By Pam Martens
When you are the largest bank in the United States and you’ve been compared to the Gambino crime family in a book by two trial lawyers; when you’ve pleaded guilty to three criminal felony counts brought by the United States Justice Department in the past five years; when you’ve paid over $30 billion in fines over charges of crimes against the public and investors since 2008; and when you’ve had an unprecedented string of employees leaping to their death from buildings, dropping dead at home or on the street, and two alleged murder-suicides by employees — all in just the past five years – one might think that law enforcement might show some interest – especially since this employer – JPMorgan Chase – holds tens of billions of dollars of Bank-Owned Life Insurance (BOLI) on its workers. (This death benefit, by the way, pays tax-free to the corporation, not the employee’s family.)
But when it comes to JPMorgan Chase and law enforcement, there does not seem to be a morsel of curiosity over the continuing sudden deaths of its computer technology workers – no matter how high up the corporate ladder they rank or how many floors they are alleged to fall to their death.
Take the case of Douglas (Doug) Arthur Carucci, age 53, who died on Saturday, March 9 under what Sarah Butcher at eFinancial Careers calls “tragic” and unexpected circumstances. Carucci is believed to have been a resident of Manhattan with his wife, Cindy.
We called the New York City Police Department and were told they had no information in their database about the death of a Douglas Carucci in March 2019. We next emailed the New York City Medical Examiner’s office – which is mandated under law to investigate all deaths from accidents or sudden deaths. Aja Worthy-Davis, the Executive Director for Public Affairs of the Medical Examiner’s Office responded as follows:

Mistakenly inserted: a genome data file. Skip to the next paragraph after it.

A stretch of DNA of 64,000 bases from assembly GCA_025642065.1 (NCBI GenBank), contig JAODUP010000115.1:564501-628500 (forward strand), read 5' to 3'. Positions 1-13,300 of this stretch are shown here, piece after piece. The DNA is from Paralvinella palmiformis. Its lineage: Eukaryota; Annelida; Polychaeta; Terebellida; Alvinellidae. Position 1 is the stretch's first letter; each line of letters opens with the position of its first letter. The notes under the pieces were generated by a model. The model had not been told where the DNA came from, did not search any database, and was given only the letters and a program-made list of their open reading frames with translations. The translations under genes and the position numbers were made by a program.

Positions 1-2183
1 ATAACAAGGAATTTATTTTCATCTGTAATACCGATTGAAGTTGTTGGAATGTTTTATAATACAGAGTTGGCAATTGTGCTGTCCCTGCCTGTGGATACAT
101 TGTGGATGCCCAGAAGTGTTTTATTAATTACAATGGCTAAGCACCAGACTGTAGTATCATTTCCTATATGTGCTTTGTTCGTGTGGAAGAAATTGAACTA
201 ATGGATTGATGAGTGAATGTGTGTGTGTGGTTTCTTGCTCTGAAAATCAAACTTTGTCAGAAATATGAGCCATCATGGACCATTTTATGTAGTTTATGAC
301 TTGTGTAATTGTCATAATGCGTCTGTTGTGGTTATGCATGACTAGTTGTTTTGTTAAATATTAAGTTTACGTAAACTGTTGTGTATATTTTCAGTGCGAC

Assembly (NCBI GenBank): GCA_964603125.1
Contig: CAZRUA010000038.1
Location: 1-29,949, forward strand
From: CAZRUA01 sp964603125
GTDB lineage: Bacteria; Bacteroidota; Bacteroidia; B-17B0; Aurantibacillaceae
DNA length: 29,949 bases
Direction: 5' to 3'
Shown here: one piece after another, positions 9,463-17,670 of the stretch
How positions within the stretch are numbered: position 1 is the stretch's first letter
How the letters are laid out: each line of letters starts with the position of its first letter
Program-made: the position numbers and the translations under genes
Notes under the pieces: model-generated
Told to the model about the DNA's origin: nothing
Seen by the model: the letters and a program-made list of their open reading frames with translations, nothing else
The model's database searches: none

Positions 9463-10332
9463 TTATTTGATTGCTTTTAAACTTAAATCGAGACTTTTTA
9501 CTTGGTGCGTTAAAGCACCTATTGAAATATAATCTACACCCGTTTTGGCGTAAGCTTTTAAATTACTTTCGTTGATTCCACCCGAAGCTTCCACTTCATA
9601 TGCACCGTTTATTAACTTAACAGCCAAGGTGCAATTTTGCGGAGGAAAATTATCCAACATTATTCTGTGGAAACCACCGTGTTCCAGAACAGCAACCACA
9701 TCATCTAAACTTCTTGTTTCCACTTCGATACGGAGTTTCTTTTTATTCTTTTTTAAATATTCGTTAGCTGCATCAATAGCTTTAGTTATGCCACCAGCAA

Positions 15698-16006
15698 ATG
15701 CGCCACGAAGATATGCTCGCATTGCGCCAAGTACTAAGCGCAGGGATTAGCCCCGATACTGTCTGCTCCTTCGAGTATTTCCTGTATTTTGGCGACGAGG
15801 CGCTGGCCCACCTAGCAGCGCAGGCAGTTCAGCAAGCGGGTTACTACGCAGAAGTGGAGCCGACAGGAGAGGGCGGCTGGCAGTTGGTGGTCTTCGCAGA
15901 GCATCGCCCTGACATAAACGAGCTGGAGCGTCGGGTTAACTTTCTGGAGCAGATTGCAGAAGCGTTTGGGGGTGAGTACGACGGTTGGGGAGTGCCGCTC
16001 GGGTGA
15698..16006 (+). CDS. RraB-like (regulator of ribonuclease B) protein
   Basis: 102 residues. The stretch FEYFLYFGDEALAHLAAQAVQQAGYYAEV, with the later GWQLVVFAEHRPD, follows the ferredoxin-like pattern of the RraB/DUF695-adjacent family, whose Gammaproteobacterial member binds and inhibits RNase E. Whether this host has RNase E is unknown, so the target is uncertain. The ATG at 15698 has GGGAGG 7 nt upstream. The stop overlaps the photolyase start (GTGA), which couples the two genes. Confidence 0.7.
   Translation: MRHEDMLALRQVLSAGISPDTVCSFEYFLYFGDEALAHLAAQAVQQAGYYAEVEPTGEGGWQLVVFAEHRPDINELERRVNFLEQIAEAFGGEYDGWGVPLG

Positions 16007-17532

“There is no OCME record of this individual (under the name shared). Please keep in mind that the OCME does not investigate (or keep records of) all deaths within the City of New York. The OCME is specifically responsible for investigating only NYC-based deaths occurring from criminal violence, by accident, by suicide, or in any unusual or suspicious manner.”
JPMorgan Chase’s media relations department refused to comment on where Carucci died or the circumstances surrounding his death. A spokesperson provided this statement: “Doug has been a part of CIB Technology since 2011 and has been a friend and mentor to many colleagues across the firm, and a greatly respected leader. He possessed a very rare combination of markets, analytics and technology knowledge, business acumen, and people leadership skills. Our hearts and thoughts are with his family.”
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